The only time I remember her being truly proud is when I came first in my class in reading and writing. Before Da had his turn, I was always a good scholar, even when bloody Aaron tried to persuade me to muck about with him. Da couldn’t read or write anything, except an ink scratch that resembled his name, but he liked me to sit beside him at the table and write him poems. When I was given the certificate by Mr. Donoghue, I dared not put in my pocket for fear it would tear, so I held it in my hands, as tenderly as a newborn lamb. On the walk home with Kate and Patsy I held it aloft, so proud I was of what I had achieved. I can still remember, as if it were yesterday, Ma and Da’s faces when I arrived home, the look of pride, something I have not known since…


Relaxed by the opium powder and whiskey, I lean back in my chair and let my eyes wander around the room at the collection of men we have rounded up, some full of pluck, others as skittish as foals. Through the doorway, I can see Dan playing cards with one of the younger men, while Jane Jones sits on his knee, holding one of his revolvers. He catches me looking and winks over Jane’s shoulder; I merely shake my head at him. He’s always been a cheeky bugger when it’s come to girls, reckons he has had many a donah. When the pair of us would stay up, keeping sentry over Steve and Ned while they slept, Danny would tell me endless tales of his time with a young lass named Ginnie, who seemed to be nothing but skin and bone. Of course, I’d tell him stories about the women I had charmed…


Ann Jones, her cheeks flushed, moves about the bar. After the dancing had concluded she quizzed me about Maggie, I didn’t say much. What can I say? Stuck here, waiting as I am for this godforsaken train, so that we may send it and all its police occupants to hell. It’s a pity old Ward and bloody Mullane won’t be travelling; I’d give all the money in the world to see their bloated and mangled carcasses amongst the wreckage. I will never forget when the pair of them came looking for Aaron and myself at Sheepstation Creek, the way they looked down their noses, near scoffing at us they were. When I was first outlawed, I sent him word that if I ever caught him, I would shove his body in a hollow log and burn it. He knew I was serious. Joey Byrne rarely plays bluff.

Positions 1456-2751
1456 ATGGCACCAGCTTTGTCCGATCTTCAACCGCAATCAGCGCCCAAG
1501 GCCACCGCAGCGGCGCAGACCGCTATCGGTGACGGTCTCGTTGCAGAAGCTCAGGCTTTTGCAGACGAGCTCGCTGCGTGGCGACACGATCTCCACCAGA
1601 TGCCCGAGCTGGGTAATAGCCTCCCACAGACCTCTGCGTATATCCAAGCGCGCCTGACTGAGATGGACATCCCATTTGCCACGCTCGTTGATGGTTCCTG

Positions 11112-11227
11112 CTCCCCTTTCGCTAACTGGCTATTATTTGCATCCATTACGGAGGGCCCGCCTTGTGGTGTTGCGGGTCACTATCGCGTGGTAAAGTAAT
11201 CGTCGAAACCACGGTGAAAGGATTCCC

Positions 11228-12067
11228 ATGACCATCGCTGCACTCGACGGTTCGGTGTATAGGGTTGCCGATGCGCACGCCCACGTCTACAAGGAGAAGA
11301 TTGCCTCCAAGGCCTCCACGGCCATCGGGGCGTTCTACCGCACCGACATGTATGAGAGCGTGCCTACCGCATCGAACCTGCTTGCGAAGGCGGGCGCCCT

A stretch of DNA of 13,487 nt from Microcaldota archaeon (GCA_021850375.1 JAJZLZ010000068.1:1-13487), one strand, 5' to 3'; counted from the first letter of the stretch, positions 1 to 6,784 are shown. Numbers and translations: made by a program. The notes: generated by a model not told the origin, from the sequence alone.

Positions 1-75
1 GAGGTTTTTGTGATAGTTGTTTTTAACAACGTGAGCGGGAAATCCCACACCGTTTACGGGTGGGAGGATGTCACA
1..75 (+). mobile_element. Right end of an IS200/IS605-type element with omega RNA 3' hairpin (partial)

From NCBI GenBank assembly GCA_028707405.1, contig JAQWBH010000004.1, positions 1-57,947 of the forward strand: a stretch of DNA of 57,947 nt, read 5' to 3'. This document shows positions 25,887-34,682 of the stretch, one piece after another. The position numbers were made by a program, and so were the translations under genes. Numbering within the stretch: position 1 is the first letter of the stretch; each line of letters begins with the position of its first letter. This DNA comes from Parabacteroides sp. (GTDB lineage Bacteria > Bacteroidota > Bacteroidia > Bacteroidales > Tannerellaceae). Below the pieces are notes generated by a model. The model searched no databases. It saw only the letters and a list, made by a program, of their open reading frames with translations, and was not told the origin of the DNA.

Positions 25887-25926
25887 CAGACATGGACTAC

Pulling the cork free with my teeth, I empty the remaining whiskey into the nobbler and throw it back in a single swig. I wish to quell the thoughts that gnaw, but I know it is all in vain; Aaron lying face down in his own blood and gore devours my mind…


Tearing another packet of opium powder, I tap the contents into the glass which begin to dissolve in the sticky remnants of whiskey and reach across for the gin bottle. Gulping the drug, I finger the keepsake that is hidden beneath my crimean shirt. Maggie, my darling Maggie. When we are alone together there is such hunger between us, I have never known a woman quite like her. She helps me to forget the reality of this pitiful existence, where I am able to lose the outlaw guise and become truly myself. Maggie is branded with the scars of her previous life in Cornwall, and I swear to her, and I swear again, that if I am to ever come across him I will do more than merely shoot the mongrel. We often lie together in Maggie’s quarters at the Vine, wrapped in a haze of opium filled bliss. I smile now as I think of her, curled around me, sucking opium smoke like clean mountain air… She has begun making visits into the Chinese camp to procure the drug, as the traps have made it too hot for Patsy to do so. I wear her ring around my neck as a promise of my love and the future I hoped may be granted to us. Yet with every hour that passes on the hands of Mrs. Jones’ grandfather clock, I become less certain…


I must finish here, Neddy is calling for me. There is a trap named Bracken who must be fetched.

Literature Competition Entry #2: The Book of Drops by Ben Holgate

The master and his apprentice occupied the hangman’s cell, intently focussed on their macabre lesson.

‘The knot is instrumental in the breaking of the spine, son. There is no room for error on placing the knot,’ advised the master.

A man in his fifties, the master was growing older, developing a bald patch at the crown of his scalp and his hands trembled constantly, affecting his script, his grip and his ability to tie a noose. It was time to hand his unenviable livelihood away. He had been responsible for 19 executions at the gallows just four paces outside the door, most of them having been clean and instantaneous, yet he had learned some hard lessons too. He would be present for his apprentice’s first execution, and no more after that. It was important that the younger man learnt fast and thoroughly.

The apprentice looked at the coil of rope his master offered in his outstretched hand, trying to come to terms with the gravity of this new vocation. Mixed emotions welled within his stomach and his chest – fear, nausea, sadness, empathy, an immutable thirst for justice – and binding all of that was a steely sense of resolve.

The master, hands trembling under the weight of the rope, tried to read behind the young man’s eyes. ‘Take the rope, son.’ The apprentice looked up from the coil of rope and the men’s eyes met.